The four teenagers in her house — three boys and a girl — refer to each other as brother and sister. Hernandez lives in the house full-time. When she takes her annual vacation an "SOS aunt" comes to stay with the kids for a week or two.

"It's a family model," Hernandez says. "It's like a natural family."

This SOS "village" is inside a large, fenced compound on the outskirts of the Caribbean coastal city of Tela. The 12 separate houses are connected by a footpath shaded by several giant mango trees. There's an open field where the kids often play soccer.

Chickens scurry amid the bushes.

Unlike some other orphanages, SOS doesn't offer these kids for adoption to families in wealthier countries in North America or Europe. The goal is to make this village their home and to raise these kids in their own culture. Some kids do leave before reaching adulthood — but only to be placed with biological relatives or, if conditions have improved, to return to their parents.

The houses themselves are not fancy. They're identical two-story, cinder block buildings with a kitchen and a living room on the ground floor and four bedrooms upstairs. Built in the mid-1970s they resemble bland public housing from that era.

The beige and brown paint outside many of them is peeling. The furniture inside is spartan and worn but Hernandez's 15-year-old "daughter," Naomi says her friends from school like coming over because she has such a nice house. (We're calling her Naomi to shield her privacy and because she is a ward of the state.)

Naomi was placed at the SOS Children's Village when she was 2 years old and has been living with Hernandez for the last eight years.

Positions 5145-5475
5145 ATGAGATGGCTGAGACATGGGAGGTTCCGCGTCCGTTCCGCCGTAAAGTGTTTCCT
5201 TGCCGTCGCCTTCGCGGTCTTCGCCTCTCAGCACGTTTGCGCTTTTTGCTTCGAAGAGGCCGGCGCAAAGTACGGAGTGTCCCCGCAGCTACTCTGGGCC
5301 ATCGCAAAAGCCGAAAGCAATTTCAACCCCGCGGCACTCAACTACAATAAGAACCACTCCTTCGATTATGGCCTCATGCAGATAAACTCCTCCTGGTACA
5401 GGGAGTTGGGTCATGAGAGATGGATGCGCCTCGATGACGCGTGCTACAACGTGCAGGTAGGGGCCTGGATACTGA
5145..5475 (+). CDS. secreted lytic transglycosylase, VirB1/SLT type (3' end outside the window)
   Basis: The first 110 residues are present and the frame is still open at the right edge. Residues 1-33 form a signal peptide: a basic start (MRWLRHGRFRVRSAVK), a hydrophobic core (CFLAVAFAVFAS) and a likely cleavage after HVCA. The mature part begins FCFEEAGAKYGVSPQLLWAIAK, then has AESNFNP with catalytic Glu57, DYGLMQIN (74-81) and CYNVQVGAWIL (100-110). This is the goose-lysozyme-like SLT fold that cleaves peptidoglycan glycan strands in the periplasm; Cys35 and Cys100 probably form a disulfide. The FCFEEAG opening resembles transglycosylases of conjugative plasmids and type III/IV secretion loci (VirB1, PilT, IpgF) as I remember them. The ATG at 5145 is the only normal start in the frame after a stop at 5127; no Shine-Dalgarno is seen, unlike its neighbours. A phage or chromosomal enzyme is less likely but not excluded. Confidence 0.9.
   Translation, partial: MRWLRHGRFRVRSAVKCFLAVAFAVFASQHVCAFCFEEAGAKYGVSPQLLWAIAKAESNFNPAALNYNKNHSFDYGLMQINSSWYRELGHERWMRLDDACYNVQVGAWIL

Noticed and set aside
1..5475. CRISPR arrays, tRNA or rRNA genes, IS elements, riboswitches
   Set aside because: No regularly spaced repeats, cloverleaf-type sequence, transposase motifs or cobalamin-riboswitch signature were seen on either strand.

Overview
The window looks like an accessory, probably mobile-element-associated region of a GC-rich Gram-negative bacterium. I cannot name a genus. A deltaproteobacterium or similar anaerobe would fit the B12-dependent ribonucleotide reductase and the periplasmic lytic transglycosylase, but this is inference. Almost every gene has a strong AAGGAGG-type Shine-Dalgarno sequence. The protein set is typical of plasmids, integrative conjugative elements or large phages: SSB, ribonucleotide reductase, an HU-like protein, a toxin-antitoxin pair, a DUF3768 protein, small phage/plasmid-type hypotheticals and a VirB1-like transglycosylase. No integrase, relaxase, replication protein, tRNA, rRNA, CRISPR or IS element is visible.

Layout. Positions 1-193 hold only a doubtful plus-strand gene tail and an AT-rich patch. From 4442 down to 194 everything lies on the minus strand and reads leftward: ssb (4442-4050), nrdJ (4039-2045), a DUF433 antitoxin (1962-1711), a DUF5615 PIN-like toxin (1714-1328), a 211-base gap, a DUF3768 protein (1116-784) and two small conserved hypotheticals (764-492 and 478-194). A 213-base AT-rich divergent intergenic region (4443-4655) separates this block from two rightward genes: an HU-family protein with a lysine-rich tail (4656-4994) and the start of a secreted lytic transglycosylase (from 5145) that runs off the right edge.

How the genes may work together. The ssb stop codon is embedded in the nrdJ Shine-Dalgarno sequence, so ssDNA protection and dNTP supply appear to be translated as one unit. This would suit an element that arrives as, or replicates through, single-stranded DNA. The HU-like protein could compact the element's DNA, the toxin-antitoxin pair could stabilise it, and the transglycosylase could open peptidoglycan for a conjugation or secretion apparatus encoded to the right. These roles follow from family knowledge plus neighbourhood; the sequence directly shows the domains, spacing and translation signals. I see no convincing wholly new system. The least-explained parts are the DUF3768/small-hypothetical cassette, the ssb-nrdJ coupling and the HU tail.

The SOS model, Hernandez says, provides a structure that gives the children natural social connections.

"It helps them a lot because they're not isolated," she says.

Hernandez says this not just because she's worked here for ten years. She was placed at an SOS Village in the Honduran capital of Tegucigalpa when she was 3 and grew up there.

"I lived the same situation as them," she says of the kids in the orphanage.

At Sandra Hernandez's house the day starts early.

At 5:30 a.m. the youngest boy in the house who's 15 is sweeping the back yard. Hernandez and Naomi are making breakfast. The two older boys stumble into the kitchen around 6:30. Hernandez is patting egg-size balls of dough into thick, traditional Honduran tortillas called baleadas.

Soon the children will go off to school — not in the children's village but in the town. That's part of the SOS strategy: to integrate the kids into the community so they can develop social connections that will help them find jobs and homes and spouses later in life.

One of the 16-year-old boys was just elected president of the student council, which is remarkable in part because he only returned to Tela a few months ago. He spent last year in a drug rehab program.

"They choose one student to represent the school in various activities," Hernandez says. "And he'll represent his school when they have meetings of all the schools in the city."